Economic reform won't damage Taiwan interests
By Zhao Yinan and Li Tao (China Daily)
Updated: 2011-03-15 07:33
BEIJING - Premier Wen Jiabao gave an assurance on Monday that Taiwan-funded businesses on the mainland will not be marginalized by economic restructuring.
"They will enjoy greater potential for development," he said in response to a question about concerns in Taiwan that the mainland economy's shift to a more environment-friendly pattern could adversely affect some Taiwan-invested businesses that are mainly labor- and resource-intensive.
The mainland has become a major destination for Taiwan investment, with 9 percent of total overseas investment on the mainland coming from the island, he said.
At present, there are more than 80,000 Taiwan-invested businesses on the mainland, with total investment surpassing $90 billion.
Wen said the "early harvest" program of cross-Straits Economic Cooperation Framework Agreement has produced positive results since it took effect on Jan 1.
Noting the existence of problems in the implementation of the agreement, Wen pledged to pursue follow-up negotiations.
The trade volume between the mainland and Taiwan exceeded $140 billion in 2010, with Taiwan's surplus reaching $86 billion, Wen said, adding that trade volume grew 30 percent in January.
"I anticipate Taiwan businesses will enjoy greater development on the mainland," he said.
Chiang Yung-Hsiung, owner of a Beijing-based Taiwan suitcase manufacturing company with more than 3,000 employees, told China Daily on Monday that he does not worry about the pressure caused by increased labor costs, saying the mainland long ago lost its advantage in that area.
"The current mainland-Taiwan ratio of labor cost is 1:2.5, while in the past it was 1:12 or even higher," he said.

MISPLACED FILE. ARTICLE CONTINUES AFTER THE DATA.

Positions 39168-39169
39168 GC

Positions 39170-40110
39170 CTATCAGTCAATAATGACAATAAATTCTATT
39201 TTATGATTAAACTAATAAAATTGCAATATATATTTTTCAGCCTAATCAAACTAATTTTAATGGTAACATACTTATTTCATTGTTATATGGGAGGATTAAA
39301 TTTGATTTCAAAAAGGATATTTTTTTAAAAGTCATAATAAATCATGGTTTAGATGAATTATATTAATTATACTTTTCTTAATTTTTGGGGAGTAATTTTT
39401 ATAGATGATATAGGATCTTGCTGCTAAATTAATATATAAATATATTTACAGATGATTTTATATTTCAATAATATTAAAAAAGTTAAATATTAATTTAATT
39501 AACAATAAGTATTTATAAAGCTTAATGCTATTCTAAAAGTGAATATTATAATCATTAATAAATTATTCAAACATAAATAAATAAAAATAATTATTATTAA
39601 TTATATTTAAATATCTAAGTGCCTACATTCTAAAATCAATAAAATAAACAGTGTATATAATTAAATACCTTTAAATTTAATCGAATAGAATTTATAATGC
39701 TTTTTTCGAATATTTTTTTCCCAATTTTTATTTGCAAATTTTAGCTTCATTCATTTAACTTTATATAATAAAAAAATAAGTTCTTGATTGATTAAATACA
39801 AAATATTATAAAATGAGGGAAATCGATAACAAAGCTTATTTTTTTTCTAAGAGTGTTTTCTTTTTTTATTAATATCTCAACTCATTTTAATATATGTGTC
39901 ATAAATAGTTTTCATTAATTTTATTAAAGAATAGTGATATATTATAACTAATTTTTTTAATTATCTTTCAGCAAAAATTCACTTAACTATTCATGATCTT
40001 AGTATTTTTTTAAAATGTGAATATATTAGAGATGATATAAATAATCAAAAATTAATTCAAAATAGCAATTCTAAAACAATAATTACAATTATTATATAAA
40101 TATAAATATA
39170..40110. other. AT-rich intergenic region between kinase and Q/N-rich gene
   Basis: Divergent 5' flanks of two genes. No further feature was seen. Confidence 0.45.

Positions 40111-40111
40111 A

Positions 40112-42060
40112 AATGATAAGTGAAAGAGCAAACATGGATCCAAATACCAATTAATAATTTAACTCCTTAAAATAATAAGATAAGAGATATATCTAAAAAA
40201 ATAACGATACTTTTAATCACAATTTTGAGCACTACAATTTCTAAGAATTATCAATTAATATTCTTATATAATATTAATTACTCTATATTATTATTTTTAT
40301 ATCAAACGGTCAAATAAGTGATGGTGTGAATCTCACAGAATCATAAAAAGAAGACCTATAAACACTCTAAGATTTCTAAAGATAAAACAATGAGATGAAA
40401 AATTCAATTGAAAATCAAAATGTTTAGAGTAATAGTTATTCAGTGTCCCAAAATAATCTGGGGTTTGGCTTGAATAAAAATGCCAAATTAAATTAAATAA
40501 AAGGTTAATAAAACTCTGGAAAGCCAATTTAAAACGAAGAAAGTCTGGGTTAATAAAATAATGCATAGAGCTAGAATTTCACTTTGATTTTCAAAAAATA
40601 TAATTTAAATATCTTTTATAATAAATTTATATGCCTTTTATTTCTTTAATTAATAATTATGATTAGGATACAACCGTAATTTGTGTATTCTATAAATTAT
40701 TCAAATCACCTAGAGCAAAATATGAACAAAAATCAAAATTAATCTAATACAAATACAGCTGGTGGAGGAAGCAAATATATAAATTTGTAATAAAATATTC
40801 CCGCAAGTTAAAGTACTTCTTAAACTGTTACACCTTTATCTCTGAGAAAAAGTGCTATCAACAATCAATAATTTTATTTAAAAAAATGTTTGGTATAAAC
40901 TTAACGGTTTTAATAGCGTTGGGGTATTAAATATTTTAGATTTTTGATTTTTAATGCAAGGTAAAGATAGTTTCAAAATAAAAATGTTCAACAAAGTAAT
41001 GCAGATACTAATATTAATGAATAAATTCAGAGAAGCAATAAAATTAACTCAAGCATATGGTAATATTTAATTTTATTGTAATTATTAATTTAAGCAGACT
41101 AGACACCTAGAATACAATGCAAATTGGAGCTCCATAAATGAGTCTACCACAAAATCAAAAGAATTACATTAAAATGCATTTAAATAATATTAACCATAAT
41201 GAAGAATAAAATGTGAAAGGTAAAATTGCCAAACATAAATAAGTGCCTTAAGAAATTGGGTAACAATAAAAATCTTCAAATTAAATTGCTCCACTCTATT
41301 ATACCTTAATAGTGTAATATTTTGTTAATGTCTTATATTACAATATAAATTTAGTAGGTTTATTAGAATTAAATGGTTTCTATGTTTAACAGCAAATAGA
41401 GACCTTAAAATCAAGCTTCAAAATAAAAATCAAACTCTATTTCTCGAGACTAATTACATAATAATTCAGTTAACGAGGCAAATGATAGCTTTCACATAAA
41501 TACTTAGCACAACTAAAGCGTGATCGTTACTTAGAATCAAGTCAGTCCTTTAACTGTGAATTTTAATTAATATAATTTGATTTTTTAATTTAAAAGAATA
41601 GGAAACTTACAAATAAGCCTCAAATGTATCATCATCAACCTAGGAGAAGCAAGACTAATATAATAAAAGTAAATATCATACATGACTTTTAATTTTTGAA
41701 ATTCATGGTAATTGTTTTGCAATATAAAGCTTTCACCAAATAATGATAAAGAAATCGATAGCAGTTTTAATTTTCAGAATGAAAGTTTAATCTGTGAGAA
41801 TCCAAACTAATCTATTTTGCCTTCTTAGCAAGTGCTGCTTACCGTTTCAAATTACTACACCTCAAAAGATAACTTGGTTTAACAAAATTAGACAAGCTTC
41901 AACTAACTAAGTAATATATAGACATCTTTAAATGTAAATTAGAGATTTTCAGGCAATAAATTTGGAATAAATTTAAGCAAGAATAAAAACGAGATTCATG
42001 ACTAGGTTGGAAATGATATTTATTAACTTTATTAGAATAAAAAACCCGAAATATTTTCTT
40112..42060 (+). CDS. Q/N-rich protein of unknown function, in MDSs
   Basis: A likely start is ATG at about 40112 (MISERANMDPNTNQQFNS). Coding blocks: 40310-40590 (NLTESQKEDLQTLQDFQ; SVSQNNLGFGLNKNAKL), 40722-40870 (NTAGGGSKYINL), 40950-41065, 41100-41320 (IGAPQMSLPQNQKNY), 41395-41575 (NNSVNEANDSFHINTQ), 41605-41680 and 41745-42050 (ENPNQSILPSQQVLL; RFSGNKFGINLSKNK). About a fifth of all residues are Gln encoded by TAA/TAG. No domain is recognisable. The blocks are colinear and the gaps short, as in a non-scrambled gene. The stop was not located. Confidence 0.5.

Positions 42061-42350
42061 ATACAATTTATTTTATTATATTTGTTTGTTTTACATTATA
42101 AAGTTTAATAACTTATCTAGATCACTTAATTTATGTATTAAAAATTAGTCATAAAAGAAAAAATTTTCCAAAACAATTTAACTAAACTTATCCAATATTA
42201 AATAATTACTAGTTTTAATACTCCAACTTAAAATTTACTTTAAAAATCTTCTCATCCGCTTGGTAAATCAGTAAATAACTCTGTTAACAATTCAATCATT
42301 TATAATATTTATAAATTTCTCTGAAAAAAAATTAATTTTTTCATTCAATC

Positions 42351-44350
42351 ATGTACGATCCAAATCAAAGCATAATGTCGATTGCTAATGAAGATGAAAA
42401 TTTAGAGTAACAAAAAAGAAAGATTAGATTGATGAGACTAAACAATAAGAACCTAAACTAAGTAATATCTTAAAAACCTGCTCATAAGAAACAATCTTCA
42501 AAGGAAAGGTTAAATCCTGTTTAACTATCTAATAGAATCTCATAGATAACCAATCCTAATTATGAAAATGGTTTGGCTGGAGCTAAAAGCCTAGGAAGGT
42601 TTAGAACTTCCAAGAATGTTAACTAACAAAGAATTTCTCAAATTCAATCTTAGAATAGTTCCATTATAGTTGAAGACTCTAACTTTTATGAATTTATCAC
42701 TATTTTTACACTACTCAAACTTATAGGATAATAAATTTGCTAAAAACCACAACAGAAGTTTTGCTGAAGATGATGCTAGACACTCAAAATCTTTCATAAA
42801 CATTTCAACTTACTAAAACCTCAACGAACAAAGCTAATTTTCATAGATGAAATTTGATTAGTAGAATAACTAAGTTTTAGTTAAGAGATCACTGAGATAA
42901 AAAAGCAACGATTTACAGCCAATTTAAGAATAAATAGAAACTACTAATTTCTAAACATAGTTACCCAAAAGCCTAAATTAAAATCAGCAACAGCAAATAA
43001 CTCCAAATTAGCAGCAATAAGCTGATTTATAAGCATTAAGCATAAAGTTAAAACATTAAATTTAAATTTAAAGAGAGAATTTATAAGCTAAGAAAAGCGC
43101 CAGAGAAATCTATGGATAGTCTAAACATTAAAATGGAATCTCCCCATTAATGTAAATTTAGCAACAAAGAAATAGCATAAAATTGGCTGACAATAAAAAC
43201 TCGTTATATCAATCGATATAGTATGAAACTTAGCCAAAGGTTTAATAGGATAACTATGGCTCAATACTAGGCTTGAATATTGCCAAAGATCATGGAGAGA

"Favorable policies, the same language and similar customs - all this add to the investment appeal here, compared with cheaper labor costs in some Southeast Asian countries."
At the news conference, Wen also said Hong Kong is capable of dealing with both regional and international competition and risks, saying its advantage as an international financial center has not changed.
He stressed that the central government's 12th Five-Year Plan (2011-2015) will in no way replace Hong Kong's own plan.
A chapter about Hong Kong and Macao in the five-year plan was intended to support their development, not to be imposed on them, he said.
It was the first time the central government had mapped out an independent chapter about the two special administrative regions in its five-year blueprint.
Yuen Mo, chief of Hong Kong's delegation to the National People's Congress, said government bodies in Hong Kong usually made plans for the following few years separately and without sufficient coordination.
"An integrated plan for Hong Kong's overall development was absent in the past, since these departments were only busy with their own jobs. The five-year blueprint, which maps out the city's long-term development, is crucial to its prosperity in the long run," Yuen said.
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